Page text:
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Number of threatened mammal species decreased in Finland

Press release 2016-01-25 at 16:36
Saimaa ringed seal
A critically endangered Saimaa ringed seal lounging on a rock. In 2015, the total winter population was estimated to consist of 320 individuals. Photo by Mervi Kunnasranta.

The number of threatened mammal species decreased by four compared to the previous evaluation. No species were found to be more threatened than before. Conversely, four species, namely the European beaver, the brown bear, the Eurasian lynx and the Siberian flying squirrel, were re-categorised from threatened to near threatened. Two species that had previously been categorised as near threatened, namely the mountain hare and the European otter, were removed from the Red List.

The evaluation of threatened mammal species conducted in 2015 encompassed 75 species and subspecies found in Finland. The Red List category of 51 of these species remained unchanged. Eight species were re-categorised as less threatened, while no species were found to be more threatened than in the previous evaluation. Sixteen species were deemed ineligible for assessment (due to being alien species or vagrant visitors). The two subspecies of the ringed seal (the Baltic ringed seal and the Saimaa ringed seal) and the two subspecies of the reindeer (the Eurasian tundra reindeer and the Finnish forest reindeer) were assessed individually.

Threat from hunting, climate change and random factors

There are seven mammal species found in Finland that are categorised as threatened: the arctic fox (critically endangered), the Saimaa ringed seal, the wolverine, the gray wolf and the Natterer’s bat (endangered) as well as the Nathusius’ pipistrelle and the European polecat (vulnerable). In addition to this, the Siberian flying squirrel, the Eurasian beaver, the common vole, the brown bear, the Eurasian lynx, the Baltic ringed seal and the Finnish forest reindeer are categorised as near threatened. Two species, the mountain hare and the European otter, were re-categorised as species of least concern and thus removed from the Red List.

The most common causes of mammal species becoming threatened include hunting (both legal and illegal as well as legal bycatch) and random factors related to small population sizes. In addition to this, climate change also plays a part in the decline of the arctic fox, the mountain hare, the Saimaa ringed seal and the Baltic ringed seal.

Forest management and changes in the structure of forests are considered to threaten only two species in Finland, namely the Siberian flying squirrel and the Finnish forest reindeer. Other individual factors threatening mammals include disturbance, interspecies competition, cross-breeding, genetic problems, predation and pollutants.

Protection as well as conservation and management plans contributing to the growth of mammal populations

Of the animal conservation methods employed in Finland, the practice of designating species as protected is considered the most effective and comprehensive in regard to population coverage. In Finland, all species not specifically listed as game species or unprotected species in the Hunting Act are considered protected. Provisions on the protection of game animals are provided in the Hunting Act. A good example of the effects of protection is the European otter, which was designated as protected in 1974. The resulting end of otter hunting together with the restoration of water bodies is considered the main cause of the species' recovery.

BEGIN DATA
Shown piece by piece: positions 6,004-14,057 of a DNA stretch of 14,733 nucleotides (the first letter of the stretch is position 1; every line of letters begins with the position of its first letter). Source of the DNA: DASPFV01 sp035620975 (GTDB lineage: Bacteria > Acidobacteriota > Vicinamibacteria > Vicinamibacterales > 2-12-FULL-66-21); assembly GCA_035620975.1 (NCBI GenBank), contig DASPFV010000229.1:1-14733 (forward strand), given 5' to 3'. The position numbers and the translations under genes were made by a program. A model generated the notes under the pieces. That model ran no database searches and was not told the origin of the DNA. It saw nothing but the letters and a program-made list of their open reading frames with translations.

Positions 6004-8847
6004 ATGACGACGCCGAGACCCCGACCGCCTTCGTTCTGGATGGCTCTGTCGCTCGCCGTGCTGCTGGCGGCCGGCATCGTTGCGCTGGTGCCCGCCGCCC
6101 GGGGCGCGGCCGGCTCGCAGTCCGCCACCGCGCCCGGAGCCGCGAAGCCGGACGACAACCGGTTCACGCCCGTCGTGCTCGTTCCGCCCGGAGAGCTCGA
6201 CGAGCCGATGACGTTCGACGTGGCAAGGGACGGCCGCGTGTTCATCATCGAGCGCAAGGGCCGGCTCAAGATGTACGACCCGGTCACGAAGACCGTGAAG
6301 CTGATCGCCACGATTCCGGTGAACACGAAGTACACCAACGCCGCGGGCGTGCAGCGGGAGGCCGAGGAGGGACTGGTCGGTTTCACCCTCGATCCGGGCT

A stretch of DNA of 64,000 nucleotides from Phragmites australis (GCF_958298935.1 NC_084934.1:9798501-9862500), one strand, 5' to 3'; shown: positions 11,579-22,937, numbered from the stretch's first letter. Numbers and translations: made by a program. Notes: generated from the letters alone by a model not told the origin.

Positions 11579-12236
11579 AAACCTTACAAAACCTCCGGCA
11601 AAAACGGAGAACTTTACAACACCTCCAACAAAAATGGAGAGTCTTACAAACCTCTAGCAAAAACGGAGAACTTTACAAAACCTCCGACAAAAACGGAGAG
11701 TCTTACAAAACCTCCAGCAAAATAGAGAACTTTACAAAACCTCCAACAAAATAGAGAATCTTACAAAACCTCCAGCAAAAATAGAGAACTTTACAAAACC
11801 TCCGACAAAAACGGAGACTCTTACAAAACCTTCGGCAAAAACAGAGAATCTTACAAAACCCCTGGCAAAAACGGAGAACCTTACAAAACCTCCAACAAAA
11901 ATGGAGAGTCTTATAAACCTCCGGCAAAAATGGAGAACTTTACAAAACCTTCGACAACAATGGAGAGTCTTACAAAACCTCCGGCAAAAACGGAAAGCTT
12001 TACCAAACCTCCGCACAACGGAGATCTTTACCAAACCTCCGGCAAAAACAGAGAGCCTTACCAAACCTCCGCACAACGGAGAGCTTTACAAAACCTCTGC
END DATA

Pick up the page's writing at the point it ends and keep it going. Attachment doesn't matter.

Finland has prepared conservation and management plans for several mammal species. These plans are needed when there are several operators involved in the implementation of conservation or management measures or when these measures have an impact on people's business and recreational activities. The current management plans also take socioeconomic factors into consideration. In recent years, Finland has prepared new plans and programmes or updated the existing plans and programmes of all large predators, the Finnish forest reindeer, seals, beaver species, the Saimaa ringed seal and the porpoise.

Criteria for threatened species

The evaluation of threatened mammal species in Finland was conducted in 2015 based on the criteria and categorisation of the International Union for Conservation of Nature (IUCN), as were the previous evaluations conducted in 2010 and 2000. By request of the Ministry of the Environment, the assessment work was carried out by an expert group appointed by the Finnish Mammalogical Society. The work was supervised and approved by the Steering Group for Evaluation of Threatened Species (LAUHA).

Threatened species are species that are at risk of becoming extinct in the future. In the evaluation, the risk of extinction of individual mammal species was assessed based on four criteria: reduction of population size, small geographic range, small and continuously declining population or very small or restricted population. Mammal species are most commonly threatened due to having very small or geographically restricted populations.
The risk of extinction can be lowered by identifying the causes contributing to it and enacting measures to address them. Near threatened species included in the Red List are species that do not quite meet the criteria for threatened species, but may become threatened unless measures are taken to prevent it.

 

More information

Professor Heikki Henttonen, Natural Resources Institute Finland (LUKE),
tel. +358 (0)29 532 2430, firstname.lastname@luke.fi

Environment Counsellor Esko Hyvärinen, Ministry of the Environment,
tel. +358 (0)295 250 094, esko.o.hyvarinen at ymparisto.fi

Senior Researcher Ulla-Maija Liukko, Finnish Environment Institute (SYKE),
tel. +358 (0)295 251 387, firstname.lastname@ymparisto.fi

 

 

 


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